Biotite as an Indicator Mineral for Gold


There are many minerals used for gold, but until recently I was unaware of the use of biotite as an indicator mineral for gold.  It seems however that under some circumstances that is exactly what role biotite plays.  In a minerologically diverse set of amphibolite schists coming from altered metavolcanics both amphibole and biotite in the gold bears veins.  It is felt by many geologists that any gold present has been leached out of the surrounding greenstone making it younger then the rock it is contained in, this is true of the Abitibi Gold Belt and other greenstone belts that are found throughout the Canadian Shield

Biotite is a common rock forming mineral found in abundance in both igneous and metamorphic rock. The mineral is a member of the cyclosilicate family of minerals characterized by perfect cleavage parallel to the C-axis that produces flakes or thin layers.  Its fracture is indistinct and uneven. 

  • Hardness = 2.5
  • Specific Gravity = 2.9 – 3.4+ a bit above average.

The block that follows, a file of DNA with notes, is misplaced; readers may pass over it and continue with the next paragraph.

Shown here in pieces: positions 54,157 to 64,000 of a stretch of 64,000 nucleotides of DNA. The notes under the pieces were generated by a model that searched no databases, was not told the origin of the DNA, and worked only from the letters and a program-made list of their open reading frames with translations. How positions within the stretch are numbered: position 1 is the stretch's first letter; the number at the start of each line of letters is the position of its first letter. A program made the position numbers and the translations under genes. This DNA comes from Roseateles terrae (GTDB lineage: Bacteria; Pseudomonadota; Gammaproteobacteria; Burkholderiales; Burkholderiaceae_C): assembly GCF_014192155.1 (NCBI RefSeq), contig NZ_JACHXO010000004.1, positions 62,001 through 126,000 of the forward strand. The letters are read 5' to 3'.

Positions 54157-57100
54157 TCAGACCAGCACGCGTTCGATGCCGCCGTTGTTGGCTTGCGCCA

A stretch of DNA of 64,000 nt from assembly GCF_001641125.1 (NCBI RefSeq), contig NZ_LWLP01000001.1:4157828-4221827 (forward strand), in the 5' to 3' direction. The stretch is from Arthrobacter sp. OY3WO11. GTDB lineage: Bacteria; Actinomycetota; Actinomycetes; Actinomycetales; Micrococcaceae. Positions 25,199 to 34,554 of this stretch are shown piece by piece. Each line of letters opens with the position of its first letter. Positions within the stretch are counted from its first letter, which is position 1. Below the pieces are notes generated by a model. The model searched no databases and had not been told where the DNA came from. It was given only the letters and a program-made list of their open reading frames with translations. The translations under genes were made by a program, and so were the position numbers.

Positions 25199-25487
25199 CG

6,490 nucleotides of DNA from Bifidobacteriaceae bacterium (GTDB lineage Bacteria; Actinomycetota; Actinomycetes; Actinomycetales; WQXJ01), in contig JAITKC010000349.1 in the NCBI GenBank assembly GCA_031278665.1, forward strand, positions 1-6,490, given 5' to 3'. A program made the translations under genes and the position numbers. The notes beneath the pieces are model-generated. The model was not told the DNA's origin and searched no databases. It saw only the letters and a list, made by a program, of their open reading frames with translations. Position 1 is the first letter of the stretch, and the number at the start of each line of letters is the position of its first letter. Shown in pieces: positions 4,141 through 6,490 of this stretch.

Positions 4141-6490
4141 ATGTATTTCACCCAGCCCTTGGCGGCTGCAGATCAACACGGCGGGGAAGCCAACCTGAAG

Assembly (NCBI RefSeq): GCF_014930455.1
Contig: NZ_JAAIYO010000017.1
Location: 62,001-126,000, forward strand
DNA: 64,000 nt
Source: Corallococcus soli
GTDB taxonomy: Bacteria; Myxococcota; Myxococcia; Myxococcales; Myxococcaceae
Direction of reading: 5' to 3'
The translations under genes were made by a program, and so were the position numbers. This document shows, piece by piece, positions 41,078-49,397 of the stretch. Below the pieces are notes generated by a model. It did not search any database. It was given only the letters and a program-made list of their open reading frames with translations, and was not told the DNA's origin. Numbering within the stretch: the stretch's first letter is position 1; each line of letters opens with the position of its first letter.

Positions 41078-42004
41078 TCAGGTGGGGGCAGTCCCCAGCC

• Streak = white
  • Associated minerals: quartz, feldspars, apatite, calcite, hornblende, garnets and schorl, (a black variety of  tourmaline.)
  • Other distinguishing features = its sheets can be bent and will flex back into shape, meaning its cleavage sheets are flexible.
  • Occurrences = worldwide in igneous and metamorphic rocks.
  • Color: = Black to brown shading into yellow with weathering.
  • Luster: Vitreous to Pearly.
  • Transparency = Transparent to translucent.
  • Crystal System = monoclinic; 2/m.
  • Crystal Habits = tabular to prismatic; many of its crystals are pinicoid termination forming books of mica like muscovite another member of the cyclosilicate family.  It is a lamellar to granular in appearance giving gneisses and schists their characteristic glitter.
  • Cleavage = Perfect in one direction.
  • Fracture = Not distinct and uneven due to its cleavage.

Gold Association:

Biotite is often found associated with lode gold deposits.  Because it contains iron it might be looked on where the biotite takes the place of granular magnetite where gold is often found.  It is well known that gold colors glass red so does it also affect biotite causing the presence of gold to increase the red hue found in some biotites.